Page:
The ruling AKP (Justice and Development party) has replaced the establishment of the military-protected secular government of Mustafa Kemal Ataturk with what the former refer to as an Islamic version of Western democracy. The reality has been a vendetta against leading Turkish generals and the scores of journalists who supported them. There appears to be little or no check on executive power and this has had an active negative impact on Turkey and even its external relations. The breakdown in Ankara’s friendly relationship with Israel over Gaza may have added to Turkey’s standing in the Islamic community, but it had an adverse effect on its earlier efforts to move westward toward EU membership.

Turkey, directed by Erdogan’s calculating hand, has succeeded in playing all sides of the Syrian civil war to the middle, as the old political expression goes. There was a time when Erdogan considered Bashar al Assad a personal friend. Suppossedly Erdogan was to be a major reform influence on the Syrian president. That did not happen, and Erdogan was said to have been severely embarrassed by his lack of influence after all the publicity to the contrary. Now Turkey plays host to tens of thousands of Syrian refugees while the squabbling Syrian opposition leadership is headquartered safely in Istanbul.

Always hanging over Erdogan’s head, and Turkey in general, is the Damascus government’s connections with the Kurdish terrorist organization, PKK (KurdistanWorkers party), which has a strong foothold along the Turkish border on Syria’s northeast. While this may be an overly emphasized fear of encouragement of dissidence among Turkey’s formidable Kurdish minority, it is nonetheless a serious consideration in the maintenance of the defense of the two nations’ shared border. And this is to say nothing of the internal voting power of the Turkish Kurds.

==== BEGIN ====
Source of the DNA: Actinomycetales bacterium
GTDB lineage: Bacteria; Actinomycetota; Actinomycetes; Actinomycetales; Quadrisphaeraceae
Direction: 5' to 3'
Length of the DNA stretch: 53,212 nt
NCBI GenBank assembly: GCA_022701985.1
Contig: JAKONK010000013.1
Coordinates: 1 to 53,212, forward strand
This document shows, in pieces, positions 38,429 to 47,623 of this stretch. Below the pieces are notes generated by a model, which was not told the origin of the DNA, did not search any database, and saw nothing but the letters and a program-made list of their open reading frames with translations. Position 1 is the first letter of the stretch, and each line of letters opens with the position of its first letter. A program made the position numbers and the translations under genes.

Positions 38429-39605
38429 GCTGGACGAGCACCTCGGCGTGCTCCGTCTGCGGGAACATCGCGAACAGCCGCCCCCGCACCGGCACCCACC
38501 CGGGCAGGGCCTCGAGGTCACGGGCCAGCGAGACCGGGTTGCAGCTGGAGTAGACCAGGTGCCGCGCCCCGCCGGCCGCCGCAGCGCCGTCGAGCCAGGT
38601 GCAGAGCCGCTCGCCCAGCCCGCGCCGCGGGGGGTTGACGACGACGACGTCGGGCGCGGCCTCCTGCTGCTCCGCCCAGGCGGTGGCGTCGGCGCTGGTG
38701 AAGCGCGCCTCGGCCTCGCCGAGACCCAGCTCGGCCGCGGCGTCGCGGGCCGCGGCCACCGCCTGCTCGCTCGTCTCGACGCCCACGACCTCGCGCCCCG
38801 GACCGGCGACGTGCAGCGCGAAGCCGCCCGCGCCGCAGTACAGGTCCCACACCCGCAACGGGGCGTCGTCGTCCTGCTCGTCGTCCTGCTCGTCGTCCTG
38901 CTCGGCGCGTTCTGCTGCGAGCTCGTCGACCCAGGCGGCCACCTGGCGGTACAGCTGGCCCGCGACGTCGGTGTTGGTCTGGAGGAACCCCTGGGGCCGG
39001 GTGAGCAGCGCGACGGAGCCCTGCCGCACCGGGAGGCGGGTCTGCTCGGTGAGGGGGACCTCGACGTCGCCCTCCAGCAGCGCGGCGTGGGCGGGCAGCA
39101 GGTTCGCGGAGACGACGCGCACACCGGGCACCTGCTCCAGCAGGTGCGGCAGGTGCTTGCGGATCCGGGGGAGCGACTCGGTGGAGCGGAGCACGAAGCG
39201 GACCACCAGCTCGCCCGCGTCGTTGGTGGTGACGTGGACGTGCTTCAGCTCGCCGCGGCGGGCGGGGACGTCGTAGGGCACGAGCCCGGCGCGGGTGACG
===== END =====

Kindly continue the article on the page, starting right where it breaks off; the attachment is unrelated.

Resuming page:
It all seemed so simple not too long ago when there was a strong expectation that a successful Recep Tayyip Erdogan would step down as prime minister and switch jobs with President Abdullah Gul à la Putin and Medvedev. Erdogan would retire from day-to-day politics while retaining his dominant personal status internationally and Gul could play the more diplomatic prime minister suitable to his own style. This no longer appears to be such a sure thing.

Like Putin, Erdogan only feels comfortable when he has the reins of power fully in his hands, and Erdogan doesn’t trust Gul to manipulate the system in his compatriot’s best interests. As an example of deft — and pragmatic — maneuvering, Erdogan has approved the concept of a retrial of the many imprisoned generals. This crucial action comes at a time when it was essential to move the public’s attention away from a worsening economy and considerable corruption at all levels. Turkish politics appears to be setting itself for another dramatic shift — but it must be a shift strong enough to keep the nation from boiling over. Erdogan would not feel this is a time for a major change if he did not sense his own endangerment.

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About the Author
George H. Wittman writes a weekly column on international affairs for The American Spectator online. He was the founding chairman of the National Institute for Public Policy.